It is now settled principle of law that where petition under Article 199 is filed challenging the arrest and detention of any person, the High Court will not straightaway refuse to exercise jurisdiction the moment an information is laid that the detenue is involved in any criminal case registered with the Police. The High Court has the jurisdiction to examine the facts and information laid before it to determine prima facie that it does not lack bona fides, is not a cooked up or manipulated affairs, the detenue has not been illegally detained without a proper and legal remand order where it is required and there appear reasonable grounds for believing that the detenue is involved in the crime charged with. If once it is conceded that on receipt of information as supplied the High Court should refuse to exercise its Constitutional jurisdiction without conferring power of judicial review will be frustrated. The High Court is custody without lawful authority or in an unlawful manner. This can be achieved only when the Court examines the information, reasons, facts and causes leading to detention. While examining the High Court will not act as an appellate Court nor will it make sifting investigation. In such Constitution petition the prosecution is bound to disclose the material upon which it has acted and the Court is to satisfy itself that such action is lawful and not in violation of law and fundamental rights. Reference can be made to Abdul Baqi Baloch v. Government of Pakistan (P L D 1968 SC 313) in which the appellant had challenged his detention under the Defence of Pakistan Rules, 1965 by filing Constitution petition in the High Court under Article 98(2)(b) of the Constitution of 1962 (Article 199(1)(b) of Constitution of 1973) which was dismissed. While accepting appeal Hamoodur Rahman, J. (as he then was made the following observation which is applicable to the present case as well:–

“This Court has pointed out that whatever may have been the position under the English Law or the Government of India Act, 1935, the position under the present Constitution of Pakistan is wholly different, for, by Article 98(2)(b)(i) of the Constitution, a duty has been cast upon the High Court, whenever a person detained in custody in the Provinces is brought before that Court to ‘satisfy itself that he is not being held in custody without lawful authority or in an unlawful manner’. Can this Constitutional duty be discharged merely by saying that there is an order which says that he is being so detained? Can the High Courts be expected to be satisfied on the mere ipse dixit of the detaining authority? If this could be so, then this ‘judicial power’ would as pointed out in taht case, be ‘reduced to a nullity if laws are so worded or interpreted that the executive authorities may make what statutory rules they please thereunder and may use this freedom to make themselves the final Judges of their own ‘satisfaction’, for imposing restraints on the enjoyment fo the fundamental rights of citizens, and Article 2 of the Constitution itself would be ‘rendered meaningless’. If the mere so satisfied, was to be held to be sufficient also to ‘satisfy’ the Court perform in the discharge of this duty”.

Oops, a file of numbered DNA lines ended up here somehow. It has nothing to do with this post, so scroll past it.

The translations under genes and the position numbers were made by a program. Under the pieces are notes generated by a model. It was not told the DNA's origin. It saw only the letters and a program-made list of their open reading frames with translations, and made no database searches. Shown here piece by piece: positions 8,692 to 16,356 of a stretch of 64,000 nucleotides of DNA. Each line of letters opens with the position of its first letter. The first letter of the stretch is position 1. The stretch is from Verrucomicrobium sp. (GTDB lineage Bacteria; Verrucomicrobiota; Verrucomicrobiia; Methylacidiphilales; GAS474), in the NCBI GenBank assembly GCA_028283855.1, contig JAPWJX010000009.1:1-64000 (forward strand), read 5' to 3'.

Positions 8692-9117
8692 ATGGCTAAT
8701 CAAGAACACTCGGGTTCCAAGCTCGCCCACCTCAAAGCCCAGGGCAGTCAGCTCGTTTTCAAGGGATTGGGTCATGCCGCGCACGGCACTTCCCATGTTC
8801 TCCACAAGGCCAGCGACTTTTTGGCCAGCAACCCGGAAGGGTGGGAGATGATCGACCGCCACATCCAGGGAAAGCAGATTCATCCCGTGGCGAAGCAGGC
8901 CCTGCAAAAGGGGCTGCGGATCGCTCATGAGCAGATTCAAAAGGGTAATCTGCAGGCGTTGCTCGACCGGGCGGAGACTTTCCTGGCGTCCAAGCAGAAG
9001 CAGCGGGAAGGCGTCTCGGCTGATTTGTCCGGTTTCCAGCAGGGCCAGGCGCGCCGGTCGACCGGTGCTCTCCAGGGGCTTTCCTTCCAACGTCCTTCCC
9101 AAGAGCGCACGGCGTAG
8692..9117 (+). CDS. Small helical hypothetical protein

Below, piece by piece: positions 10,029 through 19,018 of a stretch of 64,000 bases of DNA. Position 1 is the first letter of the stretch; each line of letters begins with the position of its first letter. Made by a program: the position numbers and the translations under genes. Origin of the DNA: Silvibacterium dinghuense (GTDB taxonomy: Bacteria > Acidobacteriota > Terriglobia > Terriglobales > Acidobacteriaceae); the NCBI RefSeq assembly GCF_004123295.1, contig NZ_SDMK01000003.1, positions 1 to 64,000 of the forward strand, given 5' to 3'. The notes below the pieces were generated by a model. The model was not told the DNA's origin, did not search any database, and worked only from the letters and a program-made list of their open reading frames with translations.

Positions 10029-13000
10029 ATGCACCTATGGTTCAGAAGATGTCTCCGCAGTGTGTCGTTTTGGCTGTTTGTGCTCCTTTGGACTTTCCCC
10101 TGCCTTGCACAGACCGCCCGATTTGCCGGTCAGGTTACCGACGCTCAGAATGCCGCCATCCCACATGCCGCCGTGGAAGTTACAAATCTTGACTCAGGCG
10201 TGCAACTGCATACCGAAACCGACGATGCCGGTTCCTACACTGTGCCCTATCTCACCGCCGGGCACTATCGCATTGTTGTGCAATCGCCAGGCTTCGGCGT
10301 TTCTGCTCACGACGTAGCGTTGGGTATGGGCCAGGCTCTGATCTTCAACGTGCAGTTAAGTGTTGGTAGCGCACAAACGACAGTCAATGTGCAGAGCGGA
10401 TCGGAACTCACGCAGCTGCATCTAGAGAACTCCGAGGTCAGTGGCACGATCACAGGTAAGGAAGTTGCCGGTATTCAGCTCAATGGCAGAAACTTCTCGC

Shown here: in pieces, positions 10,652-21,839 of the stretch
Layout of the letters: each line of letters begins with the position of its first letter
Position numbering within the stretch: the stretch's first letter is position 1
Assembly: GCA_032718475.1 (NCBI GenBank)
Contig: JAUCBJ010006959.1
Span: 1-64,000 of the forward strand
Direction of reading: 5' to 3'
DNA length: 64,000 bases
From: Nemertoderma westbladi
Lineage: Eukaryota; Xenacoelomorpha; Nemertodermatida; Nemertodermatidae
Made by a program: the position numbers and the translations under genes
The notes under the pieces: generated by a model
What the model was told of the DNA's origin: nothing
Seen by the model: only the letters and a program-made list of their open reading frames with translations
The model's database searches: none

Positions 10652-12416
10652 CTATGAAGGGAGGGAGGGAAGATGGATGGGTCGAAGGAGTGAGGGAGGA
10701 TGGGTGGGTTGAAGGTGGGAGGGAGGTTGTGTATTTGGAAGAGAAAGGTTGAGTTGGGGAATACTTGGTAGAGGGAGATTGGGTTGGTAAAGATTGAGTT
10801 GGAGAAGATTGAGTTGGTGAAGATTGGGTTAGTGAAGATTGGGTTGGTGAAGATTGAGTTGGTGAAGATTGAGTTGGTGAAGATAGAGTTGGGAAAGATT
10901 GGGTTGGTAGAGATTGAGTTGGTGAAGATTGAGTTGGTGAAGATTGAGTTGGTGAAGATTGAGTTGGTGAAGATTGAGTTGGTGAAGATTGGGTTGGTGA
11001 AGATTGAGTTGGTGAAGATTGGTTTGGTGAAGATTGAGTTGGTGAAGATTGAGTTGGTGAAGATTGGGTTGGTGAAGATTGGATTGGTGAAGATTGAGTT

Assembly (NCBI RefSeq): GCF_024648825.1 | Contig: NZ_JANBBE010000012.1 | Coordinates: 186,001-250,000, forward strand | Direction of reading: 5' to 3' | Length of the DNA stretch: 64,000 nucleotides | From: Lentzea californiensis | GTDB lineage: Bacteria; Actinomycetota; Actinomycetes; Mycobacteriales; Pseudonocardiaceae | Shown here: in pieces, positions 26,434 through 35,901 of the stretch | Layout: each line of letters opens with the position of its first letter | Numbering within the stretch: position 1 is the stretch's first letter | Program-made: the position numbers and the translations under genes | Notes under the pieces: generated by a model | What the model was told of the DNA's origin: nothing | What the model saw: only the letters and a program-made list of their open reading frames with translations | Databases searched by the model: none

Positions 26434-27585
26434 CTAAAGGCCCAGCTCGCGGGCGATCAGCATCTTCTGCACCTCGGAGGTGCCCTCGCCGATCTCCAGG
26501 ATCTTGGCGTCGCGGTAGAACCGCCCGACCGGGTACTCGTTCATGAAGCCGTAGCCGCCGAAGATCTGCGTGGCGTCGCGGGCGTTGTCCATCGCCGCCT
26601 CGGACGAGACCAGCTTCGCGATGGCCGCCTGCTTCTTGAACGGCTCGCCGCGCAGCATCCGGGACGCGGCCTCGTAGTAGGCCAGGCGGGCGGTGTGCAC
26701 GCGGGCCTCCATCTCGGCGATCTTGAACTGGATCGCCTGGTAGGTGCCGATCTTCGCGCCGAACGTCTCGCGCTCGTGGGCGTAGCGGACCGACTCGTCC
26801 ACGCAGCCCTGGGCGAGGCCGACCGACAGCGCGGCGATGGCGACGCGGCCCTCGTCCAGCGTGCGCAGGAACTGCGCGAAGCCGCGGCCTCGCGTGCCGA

“However, as I have said earlier, my reading of the majority decision in Ghulam Jilani’s case to which I am a party, is that it alters the law laid down in Liversidge’s case (1941) 3 AER 338 only to the extent that it is no longer regarded as sufficient for the executive authority, merely to produce its order, saying that it is satisfied. It must also place before a Court the material upon which it so claims to have been satisfied so that the Court can, in discharge of its duty under Article 98(2)(b)(i) be in turn satisfied that the detenu is not being held without lawful authority or in an unlawful manner. The wording of clause (b)(i) of Article 98(2) shows taht not only the jurisdiction but also the manner of the exercise of that jurisdiction is subject to judicial review. If this function is to be discharged in a judicial manner, then it is necessary that the Court should have before it the materials upon which the authorities have purported to act. If any such material is of a nature for which privilege can be claimed, then that too would be a matter for the Court to decide as to whether the document concerned is really no privileged. In exercising this power the High Court does not sit as an appellate authority nor does it substitute its own opinion for the opinion of the authority concerned.” [p. 1292, 1293] E